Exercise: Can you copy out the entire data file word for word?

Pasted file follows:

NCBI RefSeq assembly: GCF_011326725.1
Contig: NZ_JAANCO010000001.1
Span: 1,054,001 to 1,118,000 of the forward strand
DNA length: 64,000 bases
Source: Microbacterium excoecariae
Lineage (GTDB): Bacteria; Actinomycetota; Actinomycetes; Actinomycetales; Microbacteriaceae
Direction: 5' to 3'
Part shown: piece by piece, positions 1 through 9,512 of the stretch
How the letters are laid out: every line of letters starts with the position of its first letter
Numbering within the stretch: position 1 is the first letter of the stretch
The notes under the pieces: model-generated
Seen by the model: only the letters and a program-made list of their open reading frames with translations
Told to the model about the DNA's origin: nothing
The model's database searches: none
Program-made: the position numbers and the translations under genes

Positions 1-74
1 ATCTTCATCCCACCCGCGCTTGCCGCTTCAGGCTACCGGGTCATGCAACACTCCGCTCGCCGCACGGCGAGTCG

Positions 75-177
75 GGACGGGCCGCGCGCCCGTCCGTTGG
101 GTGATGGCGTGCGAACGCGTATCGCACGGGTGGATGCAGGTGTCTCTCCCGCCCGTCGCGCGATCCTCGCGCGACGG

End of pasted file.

NCBI RefSeq assembly: GCF_011326725.1
Contig: NZ_JAANCO010000001.1
Span: 1,054,001 to 1,118,000 of the forward strand
DNA length: 64,000 bases
Source: Microbacterium excoecariae
Lineage (GTDB): Bacteria; Actinomycetota; Actinomycetes; Actinomycetales; Microbacteriaceae
Direction: 5' to 3'
Part shown: piece by piece, positions 1 through 9,512 of the stretch
How the letters are laid out: every line of letters starts with the position of its first letter
Numbering within the stretch: position 1 is the first letter of the stretch
The notes under the pieces: model-generated
Seen by the model: only the letters and a program-made list of their open reading frames with translations
Told to the model about the DNA's origin: nothing
The model's database searches: none
Program-made: the position numbers and the translations under genes

Positions 1-74
1 ATCTTCATCCCACCCGCGCTTGCCGCTTCAGGCTACCGGGTCATGCAACACTCCGCTCGCCGCACGGCGAGTCG

Positions 75-177
75 GGACGGGCCGCGCGCCCGTCCGTTGG
101 GTGATGGCGTGCGAACGCGTATCGCACGGGTGGATGCAGGTGTCTCTCCCGCCCGTCGCGCGATCCTCGCGCGACGG